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Black Friday approaches, family time dwindles

As the holiday season is approaching, the controversial topic of Black Friday shopping has returned along with it. Last year, 37 percent of American adults went Black Friday shopping.

As of last year, the most anticipated shopping day of the year started a day early on Thanksgiving. Although the deals may be great, the Black Friday phenomenon has began to pull employees away from their families on a holiday.

Thanksgiving, which is typically marked as a day of gratefulness and seen as a time to spend with your loved ones, is now being turned into a day of greediness.

Walmart reported that last year 22 million shoppers came through its stores in a four-hour period Thanksgiving night. Am I the only one who finds this a problem?

Although many of us make the choice to leave our dinner tables and brave the malls on Thanksgiving, the employees of these megastores have no say in the matter. They are forced to leave their families to watch millions of crazy shoppers file in and out of their store seeking Christmas deals.

I would be a hypocrite if I said I didn’t like to shop, or that I have never participated in some Black Friday “fun.” However I would never leave my family on a holiday built on togetherness, and I would hope that no one would ask me too.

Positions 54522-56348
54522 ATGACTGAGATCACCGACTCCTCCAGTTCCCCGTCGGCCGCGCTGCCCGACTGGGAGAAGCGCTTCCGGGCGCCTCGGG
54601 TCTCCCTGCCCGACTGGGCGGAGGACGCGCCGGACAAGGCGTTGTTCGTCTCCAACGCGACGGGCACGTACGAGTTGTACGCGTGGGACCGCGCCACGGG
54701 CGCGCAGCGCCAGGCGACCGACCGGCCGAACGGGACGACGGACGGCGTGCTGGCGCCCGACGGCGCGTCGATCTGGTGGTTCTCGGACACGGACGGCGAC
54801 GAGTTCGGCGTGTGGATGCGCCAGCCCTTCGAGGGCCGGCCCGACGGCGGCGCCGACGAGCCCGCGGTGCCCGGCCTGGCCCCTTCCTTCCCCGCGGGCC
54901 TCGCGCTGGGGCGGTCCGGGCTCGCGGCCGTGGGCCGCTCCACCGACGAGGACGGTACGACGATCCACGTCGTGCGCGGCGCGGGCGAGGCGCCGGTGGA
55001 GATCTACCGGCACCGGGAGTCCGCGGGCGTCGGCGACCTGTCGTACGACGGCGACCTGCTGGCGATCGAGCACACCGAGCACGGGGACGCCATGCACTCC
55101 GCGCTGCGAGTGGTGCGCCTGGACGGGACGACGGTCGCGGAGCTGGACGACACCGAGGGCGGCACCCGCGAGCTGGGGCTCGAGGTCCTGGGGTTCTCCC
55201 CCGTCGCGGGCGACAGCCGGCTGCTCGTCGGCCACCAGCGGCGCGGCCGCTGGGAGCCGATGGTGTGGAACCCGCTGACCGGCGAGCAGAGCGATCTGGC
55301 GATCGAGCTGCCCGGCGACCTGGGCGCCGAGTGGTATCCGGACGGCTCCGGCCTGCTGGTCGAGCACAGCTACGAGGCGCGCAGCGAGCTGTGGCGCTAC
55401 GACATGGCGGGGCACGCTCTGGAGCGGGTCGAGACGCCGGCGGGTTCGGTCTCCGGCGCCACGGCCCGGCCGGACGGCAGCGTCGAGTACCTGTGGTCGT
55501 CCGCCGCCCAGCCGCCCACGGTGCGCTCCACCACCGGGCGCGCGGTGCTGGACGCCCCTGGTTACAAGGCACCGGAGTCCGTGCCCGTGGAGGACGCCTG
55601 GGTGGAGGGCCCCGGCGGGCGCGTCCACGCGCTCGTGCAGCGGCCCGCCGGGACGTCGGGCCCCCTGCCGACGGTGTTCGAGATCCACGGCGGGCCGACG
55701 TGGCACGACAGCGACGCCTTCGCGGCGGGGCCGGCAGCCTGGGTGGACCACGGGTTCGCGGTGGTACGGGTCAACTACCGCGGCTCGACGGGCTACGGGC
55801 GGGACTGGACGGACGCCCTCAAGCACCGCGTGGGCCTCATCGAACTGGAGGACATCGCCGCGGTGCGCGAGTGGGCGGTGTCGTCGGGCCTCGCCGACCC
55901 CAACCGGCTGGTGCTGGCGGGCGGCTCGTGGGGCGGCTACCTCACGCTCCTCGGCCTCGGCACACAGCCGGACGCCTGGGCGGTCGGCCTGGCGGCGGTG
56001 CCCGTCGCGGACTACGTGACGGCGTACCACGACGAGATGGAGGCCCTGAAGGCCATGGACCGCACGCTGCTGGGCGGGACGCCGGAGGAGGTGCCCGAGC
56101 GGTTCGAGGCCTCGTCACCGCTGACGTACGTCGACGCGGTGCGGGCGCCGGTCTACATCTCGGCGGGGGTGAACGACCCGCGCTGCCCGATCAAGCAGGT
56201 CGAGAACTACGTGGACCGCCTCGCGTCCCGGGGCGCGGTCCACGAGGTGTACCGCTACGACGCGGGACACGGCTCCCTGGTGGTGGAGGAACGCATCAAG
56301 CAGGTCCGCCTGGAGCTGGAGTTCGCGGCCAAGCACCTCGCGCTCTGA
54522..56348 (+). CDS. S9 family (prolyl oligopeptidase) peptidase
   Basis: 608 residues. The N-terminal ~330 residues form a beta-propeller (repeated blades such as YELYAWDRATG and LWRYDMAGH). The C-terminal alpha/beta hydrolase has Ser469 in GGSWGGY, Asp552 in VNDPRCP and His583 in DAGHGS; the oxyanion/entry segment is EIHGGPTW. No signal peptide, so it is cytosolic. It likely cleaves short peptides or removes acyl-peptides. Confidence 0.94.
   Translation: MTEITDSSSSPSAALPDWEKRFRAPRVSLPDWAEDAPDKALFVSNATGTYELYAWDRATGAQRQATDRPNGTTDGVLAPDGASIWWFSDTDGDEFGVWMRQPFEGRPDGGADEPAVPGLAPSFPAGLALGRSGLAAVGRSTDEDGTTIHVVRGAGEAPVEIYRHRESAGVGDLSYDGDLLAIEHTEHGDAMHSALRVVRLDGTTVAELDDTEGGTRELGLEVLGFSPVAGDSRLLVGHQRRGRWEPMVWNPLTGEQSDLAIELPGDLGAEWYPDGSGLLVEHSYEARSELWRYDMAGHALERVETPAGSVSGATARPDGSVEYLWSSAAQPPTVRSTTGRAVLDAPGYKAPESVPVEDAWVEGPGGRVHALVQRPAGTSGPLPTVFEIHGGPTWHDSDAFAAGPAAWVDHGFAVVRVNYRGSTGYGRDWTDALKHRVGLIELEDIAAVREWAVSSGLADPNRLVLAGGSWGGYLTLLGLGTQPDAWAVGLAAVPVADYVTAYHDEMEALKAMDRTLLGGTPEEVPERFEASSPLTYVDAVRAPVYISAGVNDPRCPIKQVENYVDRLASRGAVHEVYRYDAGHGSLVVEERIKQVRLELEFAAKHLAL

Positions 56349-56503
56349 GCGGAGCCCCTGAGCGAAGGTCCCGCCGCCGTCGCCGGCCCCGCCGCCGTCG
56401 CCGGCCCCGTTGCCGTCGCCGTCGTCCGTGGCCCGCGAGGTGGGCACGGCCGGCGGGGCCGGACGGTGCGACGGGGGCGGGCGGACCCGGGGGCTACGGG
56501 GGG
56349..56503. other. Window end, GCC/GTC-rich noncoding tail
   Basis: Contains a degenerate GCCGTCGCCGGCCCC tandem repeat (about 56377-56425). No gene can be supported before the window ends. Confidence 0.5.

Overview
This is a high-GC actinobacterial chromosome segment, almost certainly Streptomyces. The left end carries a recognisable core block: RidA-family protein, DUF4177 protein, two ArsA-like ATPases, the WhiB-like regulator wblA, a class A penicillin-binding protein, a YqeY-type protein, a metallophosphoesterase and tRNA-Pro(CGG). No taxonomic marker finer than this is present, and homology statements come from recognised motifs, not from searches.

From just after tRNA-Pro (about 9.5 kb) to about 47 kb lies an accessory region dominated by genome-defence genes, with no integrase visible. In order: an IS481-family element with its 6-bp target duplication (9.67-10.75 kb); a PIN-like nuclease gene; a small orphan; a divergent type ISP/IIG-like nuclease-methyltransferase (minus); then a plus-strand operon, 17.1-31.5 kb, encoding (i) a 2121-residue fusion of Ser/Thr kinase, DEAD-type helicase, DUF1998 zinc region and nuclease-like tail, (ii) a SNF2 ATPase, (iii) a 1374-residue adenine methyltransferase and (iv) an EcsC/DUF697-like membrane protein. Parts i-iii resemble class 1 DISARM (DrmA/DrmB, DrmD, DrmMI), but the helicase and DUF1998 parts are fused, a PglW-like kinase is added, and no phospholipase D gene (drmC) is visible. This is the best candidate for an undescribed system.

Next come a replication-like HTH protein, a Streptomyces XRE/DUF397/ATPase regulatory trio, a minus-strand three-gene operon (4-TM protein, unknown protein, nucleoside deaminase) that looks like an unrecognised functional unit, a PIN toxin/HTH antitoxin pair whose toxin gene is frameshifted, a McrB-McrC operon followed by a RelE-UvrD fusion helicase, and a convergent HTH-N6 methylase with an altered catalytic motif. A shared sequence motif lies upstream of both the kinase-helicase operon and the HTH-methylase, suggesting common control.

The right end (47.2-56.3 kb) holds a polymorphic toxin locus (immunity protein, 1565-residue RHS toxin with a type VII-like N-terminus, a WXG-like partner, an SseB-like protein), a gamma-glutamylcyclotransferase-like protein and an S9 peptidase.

Unfortunately many are. So what can we do? We need to say “no” to shopping on Thanksgiving. You cannot put a price on family and it is unfortunate that we are living in a day in age where some think we can.

We live in a material world where people would rather camp out on hard pavement for two days to score a good deal on the latest electronic, rather than spending time with their families. To me, that just doesn’t sit right.

We are all fortunate to live in a country where we have so much, and yet on the holiday of gratitude we choose to seek more instead of reflecting on what we already have.

Year after year, we hear horror stories of people trampling others in order to get their hands on the new “it product,” the violence has even gone as far as escalating to both knife and gun violence. Enough is enough. This type of behavior needs to be addressed and opening stores up an additional day is not the answer.

Why should retailers have to choose between their jobs and their families? The answer is clear: they shouldn’t.

I urge everyone to take a stand to save Thanksgiving, and to think about the employees forced to leave their families to swipe your credit card.

 

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